Brown returned to the NBA following his NCAA title to coach the San Antonio Spurs, winning two division titles. In January 1992, however, he was fired for the first in his career. Less than two weeks later, Brown signed on to coach the Los Angeles Clippers. He stayed for two seasons, leading the Clippers to the playoffs for the first time in 16 seasons. In 1993, he resigned as Clippers coach and joined the Indiana Pacers. He coached the Pacers until 1997, when he resigned after posting only his second losing season in 25 years of coaching. Five days after leaving the Pacers, Brown became coach of the Philadelphia 76ers.

In only four seasons, Brown turned the Sixers from one of the worst teams in the league (a 22-60 record in 1996-97, the year before he took over), to the top team in the East. During the 2000-01 season, Brown won his 1,000th career professional game (ABA and NBA combined). After the game, Larry said, "It's a thrill. Not many people get to be in this league, let alone get to be around as long as I have and have this opportunity. I said a long time ago that I'm doing exactly what I want to do. I'm pretty fortunate. It's nice with this group and this staff. I've enjoyed every place I've been, but this is a basketball town and I've got a bunch of guys who try to play the right way. That's how I was taught to coach."

Later in the 2000-01 season, Brown led the 76ers to the NBA Finals, winning the Eastern Conference championship with a 56-26 record. It marked Philadelphia's first appearance in the NBA Finals since 1983, and Larry's first trip as a coach to the championship round. Although the Los Angeles Lakers won the title 4-1, Brown's feisty, resilient squad gave the Lakers their toughest challenge of their season; in fact, Philadelphia was the only team to defeat the Lakers in any of their postseason games.

On May 23, 2001, Brown won the NBA Coach of the Year Award. This award complemented the three Coach of the Year Awards (in four seasons) Larry had won years earlier in the ABA. Brown's coach at North Carolina, Dean Smith, who surprised Brown by appearing at the NBA news conference, said: "What a great honor this is for Larry Brown. He's a born coach."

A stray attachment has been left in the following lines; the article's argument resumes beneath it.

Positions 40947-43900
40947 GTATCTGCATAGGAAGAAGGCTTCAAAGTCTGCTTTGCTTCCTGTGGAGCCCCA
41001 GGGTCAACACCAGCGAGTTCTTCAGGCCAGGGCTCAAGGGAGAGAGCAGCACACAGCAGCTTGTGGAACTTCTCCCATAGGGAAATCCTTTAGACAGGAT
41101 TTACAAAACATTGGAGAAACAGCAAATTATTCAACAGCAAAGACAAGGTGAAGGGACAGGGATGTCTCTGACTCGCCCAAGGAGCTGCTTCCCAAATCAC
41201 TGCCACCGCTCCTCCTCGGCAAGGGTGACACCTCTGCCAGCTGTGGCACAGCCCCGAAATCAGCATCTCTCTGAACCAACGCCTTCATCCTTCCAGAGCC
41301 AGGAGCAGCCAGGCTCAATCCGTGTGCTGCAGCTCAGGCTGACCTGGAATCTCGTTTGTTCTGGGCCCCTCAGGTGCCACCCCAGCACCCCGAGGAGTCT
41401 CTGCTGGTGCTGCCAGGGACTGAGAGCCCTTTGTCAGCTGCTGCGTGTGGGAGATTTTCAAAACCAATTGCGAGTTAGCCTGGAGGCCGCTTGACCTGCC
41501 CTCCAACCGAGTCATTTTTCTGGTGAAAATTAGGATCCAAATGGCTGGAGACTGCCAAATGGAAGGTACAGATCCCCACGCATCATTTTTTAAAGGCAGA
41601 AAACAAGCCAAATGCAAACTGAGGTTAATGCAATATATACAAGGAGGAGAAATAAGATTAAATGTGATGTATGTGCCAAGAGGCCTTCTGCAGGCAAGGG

Despite being hit with a rash of injuries all season (including numerous injuries to star guard Allen Iverson), Larry and the 76ers managed to compile a winning record in 2001-2002 -- their 43-39 mark was good enough to make the playoffs -- but Philly was eventually defeated in a tough series by the Indiana Pacers. In 2002-03, the 76ers finished the regular season with a record of 48-34 and in fourth place in the Eastern Conference, despite Brown having guided them to victory in 23 of their last 33 contests. In the first round of the NBA playoffs, they defeated the New Orleans Hornets, 4-2. In the Eastern Conference semifinals, the 76ers were defeated by the Detroit Pistons, 4-2, losing twice in overtime and a third game on a last-second goaltending call.

As head coach of numerous teams in both college and NBA ball, Larry has posted winning records in 28 of his 32 seasons. Through the 2003-04 season, Brown had compiled a record of 833-713 in the NBA, and 1,339-881 overall, including the ABA and college. Larry is a member of the International Jewish Sports Hall of Fame as well as the Basketball Hall of Fame in Springfield. He is the twentieth Jewish inductee into the Hall of Fame.

Brooklyn, New York

Career Dates:
Brown played guard at the University of North Carolina, 1959-1963. He played guard in the ABA with the New Orleans Buccaneers in 1967-68, the Oakland Oaks in 1968-69, the Washington Capitols in 1969-70, the Virginia Squires in 1970-71, and the Denver Rockets in 1971-1972.

Physical description:
5'11", 160 pounds

Career Statistics:
In the ABA:
Games: 376
Points: 4,229
Points Per Game: 11.2

Field Goals Made: 1,384
Field Goals Attempted: 3,357
Field Goal Percentage: .412

Free Throws Made: 1,413
Free Throws Attempted: 1,737
Free Throw Percentage: .813

Rebounds: 1,005
Rebounds Per Game: 2.7
Assists: 2,509
Assists Per Game: 6.7

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Great Jews in Sports by Robert Slater (New York: Jonathan David Publishers, 2000)
encyclopedia of JEWS in sports, by Bernard Postal, Jesse Silver, and Roy Silver (New York: Bloch Publishing Co., 1965)
The Official NBA Encyclopedia: Third Edition, edited by Jan Hubbard (New York: Doubleday, 2000)